The laboratory, now jolted from its complacement attitude toward emergency response, formed a committee under the guidance of the lab director. Representatives from all areas, including a technical assistant from the phlebotomy team, met to design a program that would address all the problems encountered during the real disaster.

Within six months, we established a system called Emergency Alert. It starts with improved communication.

The emergency room telephones the laboratory in advance, whenever possible, that patients in critical condition are on the way into the hospital. The laboratory paging system, which now reaches all sections, then calls the lab administrator or the supervisor in charge to the frong desk. Informed of the emergency, the administrator sends two phlebotomists to the ER. She also goes there to asses the situation. If she determines that a full-scale response is required, the message is broadcast throughout the laboratory: Emergency Alert-1 or 2 or 3 (the number indicates how many patients are involved).

Everyone in the lab clears the decks and follows the emergency plan. Routine instrument maintenance is delayed or, if it is in progress, backup methods are immediately set up and controls run so patient specimens can be analyzed without delay. Technologists have an opportunity to consolidate their workload if possible, prioritize remaining test orders, and request additional staffing if necessary before emergency victims arrive.

The lab administrator may ask for additional personnel in the ER, including a pathologist--or may decide that only one phlebotomist is needed. She may appoint a supervisor as coordinator or do the job herself. She may also transport speciments to the lab or assign this task as the situation warrants.

All laboratorians in the ER now wear "LAB" armbands. In emergencies, many different departments respond. Without clear identificiaion, lab staff members may be mistaken for other kinds of personnel and be asked to perform duties for which they are not qualified. The armbands and the presence of a lab supervisor in the ER have ended the confusion that our phlebotomists experienced.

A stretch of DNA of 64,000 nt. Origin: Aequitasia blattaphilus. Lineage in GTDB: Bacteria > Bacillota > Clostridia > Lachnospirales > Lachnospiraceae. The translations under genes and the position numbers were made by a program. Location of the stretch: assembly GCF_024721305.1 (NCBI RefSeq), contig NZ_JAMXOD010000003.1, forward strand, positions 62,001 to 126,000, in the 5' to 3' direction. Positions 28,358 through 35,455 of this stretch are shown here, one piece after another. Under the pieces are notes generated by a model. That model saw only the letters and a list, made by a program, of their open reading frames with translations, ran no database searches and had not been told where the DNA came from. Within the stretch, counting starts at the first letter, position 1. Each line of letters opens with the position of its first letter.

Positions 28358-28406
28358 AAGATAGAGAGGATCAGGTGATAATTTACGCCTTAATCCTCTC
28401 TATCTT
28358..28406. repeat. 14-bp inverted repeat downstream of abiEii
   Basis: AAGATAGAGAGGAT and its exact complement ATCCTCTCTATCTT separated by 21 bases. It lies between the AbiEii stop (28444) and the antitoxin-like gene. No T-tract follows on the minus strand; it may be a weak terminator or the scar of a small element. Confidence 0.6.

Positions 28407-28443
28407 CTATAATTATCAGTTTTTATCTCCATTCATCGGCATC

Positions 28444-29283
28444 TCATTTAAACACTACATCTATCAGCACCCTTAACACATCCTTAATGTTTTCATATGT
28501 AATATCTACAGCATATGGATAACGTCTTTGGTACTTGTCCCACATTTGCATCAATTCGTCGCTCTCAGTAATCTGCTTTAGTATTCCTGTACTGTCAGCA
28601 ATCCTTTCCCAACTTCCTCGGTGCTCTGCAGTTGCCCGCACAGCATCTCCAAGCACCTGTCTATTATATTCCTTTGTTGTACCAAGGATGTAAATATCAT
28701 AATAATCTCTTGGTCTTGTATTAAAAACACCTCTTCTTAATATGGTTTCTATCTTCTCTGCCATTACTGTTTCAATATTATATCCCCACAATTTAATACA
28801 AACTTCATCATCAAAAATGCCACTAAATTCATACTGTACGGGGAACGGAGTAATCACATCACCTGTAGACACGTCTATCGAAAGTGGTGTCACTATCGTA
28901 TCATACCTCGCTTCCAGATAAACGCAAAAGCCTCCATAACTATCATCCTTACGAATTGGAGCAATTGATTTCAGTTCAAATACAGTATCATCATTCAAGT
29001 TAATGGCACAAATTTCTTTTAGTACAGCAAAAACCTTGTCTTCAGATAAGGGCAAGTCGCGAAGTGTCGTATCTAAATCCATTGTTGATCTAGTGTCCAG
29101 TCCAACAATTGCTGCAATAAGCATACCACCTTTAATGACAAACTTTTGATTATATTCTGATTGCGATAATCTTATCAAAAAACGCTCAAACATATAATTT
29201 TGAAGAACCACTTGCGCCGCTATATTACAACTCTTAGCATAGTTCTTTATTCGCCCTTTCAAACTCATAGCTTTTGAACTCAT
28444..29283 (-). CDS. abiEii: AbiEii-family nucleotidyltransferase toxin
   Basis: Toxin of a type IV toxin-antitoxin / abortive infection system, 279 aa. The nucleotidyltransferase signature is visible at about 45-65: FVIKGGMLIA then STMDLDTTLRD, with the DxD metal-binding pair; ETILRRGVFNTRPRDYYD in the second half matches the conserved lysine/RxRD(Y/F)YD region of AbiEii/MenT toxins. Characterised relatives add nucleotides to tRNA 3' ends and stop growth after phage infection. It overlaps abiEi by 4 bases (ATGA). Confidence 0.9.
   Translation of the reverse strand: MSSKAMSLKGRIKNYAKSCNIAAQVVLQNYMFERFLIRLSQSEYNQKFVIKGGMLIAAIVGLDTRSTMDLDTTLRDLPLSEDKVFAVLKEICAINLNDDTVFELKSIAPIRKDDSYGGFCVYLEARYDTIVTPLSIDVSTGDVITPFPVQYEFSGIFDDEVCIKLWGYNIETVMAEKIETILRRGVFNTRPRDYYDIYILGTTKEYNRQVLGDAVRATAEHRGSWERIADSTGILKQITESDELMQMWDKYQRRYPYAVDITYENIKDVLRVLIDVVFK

Emergency phlebotomy supplies are carried in a bright red, plastic fishing tackle box. This kit contains all the blood collection apparatus needed, including coagulation tubes and a freshly refigerated tube for fibrin split products not normally carried on a phlebotomy tray. There is equipment for pediatric draws, an arterial blood gas kit, and blood culture bottles. A daily check insures that the box is always ready.

Now when an emergency is in progress, all lab results are reported on manual request forms and delivered to the physician in the emergency room. The results are also entered in the computer at the first available opportunity.

After Emergency Alert was thoroughly explained to all labortory personnel, the protocol was added to our laboratory policy and procedure manual. There are two versions, one for the day shift and another for the evening, midnight, and weekend shifts, as shown in Figure I.

If anything, Emergency Alert probably gets used a little too often. We launch into it as soon as the ER calls, and sometimes the laboratory administrator finds that a full-scale response would be inappropriate.

But since our problems with the five Jane Does, there have been several similar instances of unconscious critical patients arriving simultaneously in the emergency room, and each time the laboratory responded very well. Our improved performance has won praise from ER physicians and staff.
COPYRIGHT 1985 Nelson Publishing
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Copyright 1985 Gale, Cengage Learning. All rights reserved.

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Author:Purdy, Margaret A.
Publication:Medical Laboratory Observer
Date:Mar 1, 1985